He tells me he is lucky to be allowed facial hair on the department at all. At which point I tell him if they ever pass a bylaw about that – well – it’s Them or Me. I think nothing of a man without regimentals, as Lydia said. In this case, facial hair.

I am devoted to his.

Simultaneously to growing it out, he developed a whole new level of manhood and authority, a power that made me blush. I cannot bear to have it gone.

His whiskers are not the fast-growing kind. It will be at least ten days till their full regrowth, and a good week before I can look at him again full-on, much less kiss him. I am not punishing him. I am being chaste, waiting for this stranger to move out and my husband to return.

Where is he? Who will take care of me? Who will I snuggle up to so I know it’s going to be okay?

I’m not saying I don’t have my share of fantasies, but I can honestly say that not one of them involves being wedded to a teenager.

I have never been the kind of woman sympathetic to male weakness. When my husband is sick, or moaning about a little thing like his shoulder being out of socket, you know, something like that: I always hate him a little. I try to be nice and encouraging, but underneath I am thinking You wimp. Letting a little thing like double pneumonia take you down. An ancient iron spike through your foot. Pfff. Get UP, man.

It’s a bummer. He tries not to be sick very often.

Or whiskerless, which is kind of the same thing.

Worse, we leave for our anniversary trip soon. I can’t tell you when exactly, because travel plans are the one disclosure he does not allow me online, but all I can say is this.

I hope that hair grows fast.

26 Replies to “What (our) marriage is really like”

  1. I laughed hard at your fantasies (or lack thereof). Isn’t married life funny? The things we give and take and grow in and love and hate?
    My husband recently shaved his beard, and I discovered that he’d been hiding the most adorable chin. I am smitten. I adore it.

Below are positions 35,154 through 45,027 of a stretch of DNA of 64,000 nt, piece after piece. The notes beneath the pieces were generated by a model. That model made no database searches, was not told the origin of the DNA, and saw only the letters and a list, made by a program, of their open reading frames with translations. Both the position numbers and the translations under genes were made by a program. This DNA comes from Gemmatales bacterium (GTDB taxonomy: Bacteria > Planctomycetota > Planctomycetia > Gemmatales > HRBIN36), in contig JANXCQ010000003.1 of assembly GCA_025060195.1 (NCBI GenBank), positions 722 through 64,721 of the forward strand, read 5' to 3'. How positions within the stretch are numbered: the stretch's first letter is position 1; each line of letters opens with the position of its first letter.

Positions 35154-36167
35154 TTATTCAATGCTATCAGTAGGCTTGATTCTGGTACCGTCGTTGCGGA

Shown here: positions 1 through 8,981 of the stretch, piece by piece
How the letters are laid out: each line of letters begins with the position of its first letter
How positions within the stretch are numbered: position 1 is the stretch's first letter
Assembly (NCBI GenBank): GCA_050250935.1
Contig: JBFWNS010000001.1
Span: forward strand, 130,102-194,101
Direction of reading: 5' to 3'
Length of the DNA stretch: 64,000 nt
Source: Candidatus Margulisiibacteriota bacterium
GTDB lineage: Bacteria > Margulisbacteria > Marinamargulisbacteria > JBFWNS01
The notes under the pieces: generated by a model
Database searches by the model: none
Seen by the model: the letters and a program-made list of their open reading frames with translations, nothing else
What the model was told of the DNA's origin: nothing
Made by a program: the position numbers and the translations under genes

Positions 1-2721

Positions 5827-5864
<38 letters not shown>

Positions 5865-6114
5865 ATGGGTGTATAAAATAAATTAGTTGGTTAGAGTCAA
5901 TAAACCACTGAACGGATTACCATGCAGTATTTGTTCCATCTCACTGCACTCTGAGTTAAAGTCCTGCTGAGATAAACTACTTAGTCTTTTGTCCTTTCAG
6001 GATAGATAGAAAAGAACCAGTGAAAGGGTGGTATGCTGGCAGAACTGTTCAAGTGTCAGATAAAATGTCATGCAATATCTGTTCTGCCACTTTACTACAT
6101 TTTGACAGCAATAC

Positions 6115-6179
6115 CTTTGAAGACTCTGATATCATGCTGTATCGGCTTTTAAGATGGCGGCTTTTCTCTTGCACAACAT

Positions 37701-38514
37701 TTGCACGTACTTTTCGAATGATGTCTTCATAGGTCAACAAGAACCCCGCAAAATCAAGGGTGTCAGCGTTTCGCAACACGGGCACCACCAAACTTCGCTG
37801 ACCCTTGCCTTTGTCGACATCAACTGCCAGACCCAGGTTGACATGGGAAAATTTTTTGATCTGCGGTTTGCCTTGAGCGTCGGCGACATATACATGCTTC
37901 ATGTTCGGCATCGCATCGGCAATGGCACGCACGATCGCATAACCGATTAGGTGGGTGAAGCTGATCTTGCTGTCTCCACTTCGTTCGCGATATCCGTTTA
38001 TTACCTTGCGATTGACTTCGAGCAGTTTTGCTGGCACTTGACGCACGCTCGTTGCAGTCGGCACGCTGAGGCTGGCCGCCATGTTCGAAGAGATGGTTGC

And now he wants to grow his beard back!!
    Shari, I CANNOT.
    So I completely understand your dilemma, only in reverse. Grace to you, sister!

  2. You sound like me! I like my man to be totally manly 😉 I can’t talk him into a beard though, but I beg him to keep the five o’clock shadow between Wed. night and Sun. morning church services.

  3. My husband came into marriage equipped with a wonderful, nearly trimmed beard. Several years into marriage during a short getaway for just the two of us, he quietly shaved his face clean late one night without consulting me. I spare you the details of what took place when he climbed into bed and snuggled up against me in the dark that night…!!! The man may have a few faults, but repeating mistakes of this magnitude is not one of them. 😆😍

  4. This is so funny! I come from the River Brethren, who like to be firemen AND keep full beards. Here in our county and township, our men can keep their beards. If they couldn’t, they would leave the department. But I love getting this glimpse into your marriage, and your personal preferences. I know this was mostly in fun, so I am also saying this with a smile: they say it’s the little things that get to us in marriage. The toothpaste tube being squeezed the wrong way, how the toilet paper roll is put on…so don’t let the beard or lack of one get between you! Surely you still recognize how his hands feel on you, or his arm muscles under your hands, or….